Turkey's central bank meets on Thursday.  Governor Kavcioglu has been in his post for less than a month, and his challenges have been immense from the get-go. President Erdogan has compromised the institutional integrity and independence of the central bank, which in turn, undermines investor confidence in the government's ability to meet the profound economic challenges.  The lira has depreciated by around 11.5% since Kavcioglu's predecessor was sacked, making it easily the worst-performing currency, partly as foreign investors express their concerns by liquidating Turkish stocks and bonds.  Inflation is accelerating.  Headline CPI was at a lofty 14.6% at the end of 2020 and  16.2% last month.  The core rate is higher still and approaching 17%.  The current account appears to be deteriorating.  The February figures out yesterday put the shortfall in the first two months of 2021 at $4.4 bln compared with $3.4 bln in Jan-Feb 2020 and $410 mln in the prior-year period.  The unemployment rate is rising.  It stood at 13.4% in February and 12.6% at the end of last year.  Earlier today, Turkey reported that industrial output stalled in February after a 1% gain in January.  The overwhelming majority of the Bloomberg survey participants expect Kavcioglu to keep the key one-week repo rate 19.00%.  There is a chance that some other rate is adjusted instead as part of the shift away from the more orthodox approach of the former governor Agbal.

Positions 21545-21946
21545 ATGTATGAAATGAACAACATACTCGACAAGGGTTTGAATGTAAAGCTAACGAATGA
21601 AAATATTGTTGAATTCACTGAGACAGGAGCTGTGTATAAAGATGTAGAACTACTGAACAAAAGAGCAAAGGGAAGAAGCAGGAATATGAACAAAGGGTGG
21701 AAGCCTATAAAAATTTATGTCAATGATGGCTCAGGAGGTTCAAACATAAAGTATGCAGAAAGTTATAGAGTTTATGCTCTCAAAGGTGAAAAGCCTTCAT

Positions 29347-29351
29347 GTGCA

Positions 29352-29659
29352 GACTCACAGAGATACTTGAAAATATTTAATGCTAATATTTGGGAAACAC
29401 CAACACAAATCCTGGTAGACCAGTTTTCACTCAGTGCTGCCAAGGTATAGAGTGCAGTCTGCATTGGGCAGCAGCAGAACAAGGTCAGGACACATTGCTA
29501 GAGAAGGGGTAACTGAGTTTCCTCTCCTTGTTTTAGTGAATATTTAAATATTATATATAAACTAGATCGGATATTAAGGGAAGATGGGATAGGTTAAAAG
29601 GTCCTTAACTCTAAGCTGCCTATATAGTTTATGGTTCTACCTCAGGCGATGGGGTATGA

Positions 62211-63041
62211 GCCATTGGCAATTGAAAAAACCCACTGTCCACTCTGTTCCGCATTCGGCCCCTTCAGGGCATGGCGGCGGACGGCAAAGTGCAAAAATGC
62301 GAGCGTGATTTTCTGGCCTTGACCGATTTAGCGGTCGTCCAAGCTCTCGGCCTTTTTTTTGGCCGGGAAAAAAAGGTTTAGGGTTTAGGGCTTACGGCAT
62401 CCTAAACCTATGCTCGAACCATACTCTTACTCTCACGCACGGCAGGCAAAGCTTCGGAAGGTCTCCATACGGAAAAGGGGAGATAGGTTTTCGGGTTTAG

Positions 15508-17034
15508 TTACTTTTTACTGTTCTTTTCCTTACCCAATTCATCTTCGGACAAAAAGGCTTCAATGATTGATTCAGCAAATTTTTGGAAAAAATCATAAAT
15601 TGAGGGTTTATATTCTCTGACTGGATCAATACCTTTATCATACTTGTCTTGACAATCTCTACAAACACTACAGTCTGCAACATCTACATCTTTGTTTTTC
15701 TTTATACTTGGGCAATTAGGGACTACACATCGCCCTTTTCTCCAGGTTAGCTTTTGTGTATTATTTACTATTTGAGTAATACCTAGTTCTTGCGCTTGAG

The euro continues to trading in a narrow range of roughly $1.1860-$1.1930.  So far today, it is in less than a 20 tick range on either side of $1.1900.  An option struck there for about 465 mln euros that expires today, and one there for nearly 3.1 bln euros expires tomorrow.  Tomorrow, there is also a 1.12 bln euro option at $1.1925 that rolls off.  Sterling is firm but within yesterday's range (~$1.3670-$1.3780).  The intraday technicals give it scope for marginal new highs, but the market may be reluctant to take it much above $1.38, where the 20-day moving average is found.